Spanish & Japanese Alumna

Julia Carboni

Julia Carboni

Currently a Master’s Candidate for Intercultural Communication at the University of Pennsylvania Graduate School of Education

The requirement to study abroad taught Julia to embrace new experiences, understand different cultures, and to overcome obstacles like no other experience. Julia says her academic advisors’ support followed even after graduation as she pursued her graduate degree. She credits her success to their support and encouragement along the way.

What do you study as a Japanese student?

Japanese Language Students

Japanese majors at E-town take eight levels of Japanese with an additional year-long Senior Research Project. All Japanese majors at E-town study abroad for an entire year, or two semesters, setting them apart from students at other schools with limited experience abroad. Japanese minors are only required to take six levels of Japanese with the option of studying abroad. Students also have the option of studying Japanese culture in depth from courses that are offered in English such as ‘Introduction to Japanese pop culture" (an FYS course); "Anime to Zen: Introduction to Japanese Society, Business and Culture” (a GWR course); "Murasaki to Murakami: Introduction to Japanese Literature in English"; and "Introduction to Japanese Art and Aesthetics."

Can I still study abroad in Japan if I’m not a Japanese Major?

Japanese tea ceremony

Of course! Japanese minors can enjoy amazing study abroad experiences in Japan just like Japanese majors. Students minoring in Japanese can study abroad for a full semester, or they can choose from a 3-week May Term trip to Japan where they go to some of most important travel sites in Japan like Kyoto, Hiroshima, Nikko and others near Tokyo. We offer students in a variety of disciplines the opportunity to study abroad with our immense number of short term study abroad trips we offer all over the world.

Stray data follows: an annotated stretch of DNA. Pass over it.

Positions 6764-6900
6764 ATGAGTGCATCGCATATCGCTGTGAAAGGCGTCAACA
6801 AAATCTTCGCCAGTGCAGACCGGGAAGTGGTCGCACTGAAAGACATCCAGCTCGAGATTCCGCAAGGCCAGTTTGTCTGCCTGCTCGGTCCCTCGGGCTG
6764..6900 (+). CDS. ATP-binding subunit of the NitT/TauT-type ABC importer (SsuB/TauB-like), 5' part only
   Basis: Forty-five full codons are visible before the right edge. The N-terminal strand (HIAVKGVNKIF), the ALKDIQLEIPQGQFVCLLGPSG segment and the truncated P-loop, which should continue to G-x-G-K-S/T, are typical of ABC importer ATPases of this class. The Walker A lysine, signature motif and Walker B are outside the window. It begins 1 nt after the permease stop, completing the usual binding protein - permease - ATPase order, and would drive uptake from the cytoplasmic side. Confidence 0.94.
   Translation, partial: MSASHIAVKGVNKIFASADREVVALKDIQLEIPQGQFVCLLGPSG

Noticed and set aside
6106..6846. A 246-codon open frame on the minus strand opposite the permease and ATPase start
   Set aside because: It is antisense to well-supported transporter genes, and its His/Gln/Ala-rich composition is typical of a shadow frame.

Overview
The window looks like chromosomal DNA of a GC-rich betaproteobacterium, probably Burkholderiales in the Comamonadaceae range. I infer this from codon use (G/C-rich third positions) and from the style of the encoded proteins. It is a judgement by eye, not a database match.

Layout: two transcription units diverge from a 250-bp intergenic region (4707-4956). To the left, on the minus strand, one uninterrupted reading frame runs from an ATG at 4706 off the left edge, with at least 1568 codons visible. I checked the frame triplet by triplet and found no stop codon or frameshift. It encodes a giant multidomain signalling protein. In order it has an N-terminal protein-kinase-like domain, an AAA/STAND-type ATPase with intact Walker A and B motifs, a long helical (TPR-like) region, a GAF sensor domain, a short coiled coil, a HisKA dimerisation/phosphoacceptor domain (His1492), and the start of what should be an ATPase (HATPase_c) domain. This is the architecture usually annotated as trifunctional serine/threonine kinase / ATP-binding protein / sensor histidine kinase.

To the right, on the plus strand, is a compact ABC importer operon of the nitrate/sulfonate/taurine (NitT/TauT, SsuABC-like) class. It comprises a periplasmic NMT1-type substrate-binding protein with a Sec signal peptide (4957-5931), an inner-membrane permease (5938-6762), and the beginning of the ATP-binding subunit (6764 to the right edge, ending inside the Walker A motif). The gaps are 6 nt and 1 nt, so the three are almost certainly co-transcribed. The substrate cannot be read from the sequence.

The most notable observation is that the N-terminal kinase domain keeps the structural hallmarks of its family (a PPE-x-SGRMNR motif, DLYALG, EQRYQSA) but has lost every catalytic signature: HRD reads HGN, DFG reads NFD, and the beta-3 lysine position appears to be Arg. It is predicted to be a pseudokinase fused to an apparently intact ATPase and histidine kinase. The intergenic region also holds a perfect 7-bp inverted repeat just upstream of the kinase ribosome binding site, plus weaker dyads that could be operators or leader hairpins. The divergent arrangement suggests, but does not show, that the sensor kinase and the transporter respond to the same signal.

Wondering about Studying Abroad?


Studying abroad with Japanese is easy. The major requires that all students study abroad for one full year or two semesters. Students have the option of studying in four sites in Japan: three in Tokyo, including the prestigious Nihon University, or in Kansai Gaidai University in Osaka, Japan. We recognize that many of our Japanese students are double majors, so these students can petition to shorten their study abroad to one semester.

Opportunities for domestic cultural experiences and immersion

domestic opportunities

The Department of Modern Languages plans a variety of trips and activities for both US students who are learning Japanese and Japanese exchange students who are studying in the United States. We plan trips to local Japanese restaurants in Harrisburg and Lancaster and to museums and talks in nearby cities such as Philadelphia, and Washington DC.

As a student, you will have the opportunity to participate in a wide variety of events and activities such as joining one or more of our student organizations, attending or helping with Jaycon, our annual anime convention here on campus, and participating in a traditional Japanese Tea Ceremony. We conduct one major field trip to the Cherry Blossom Festival in Washington DC each spring, and one to the Japanese supermarket Mitsuwa each fall as well.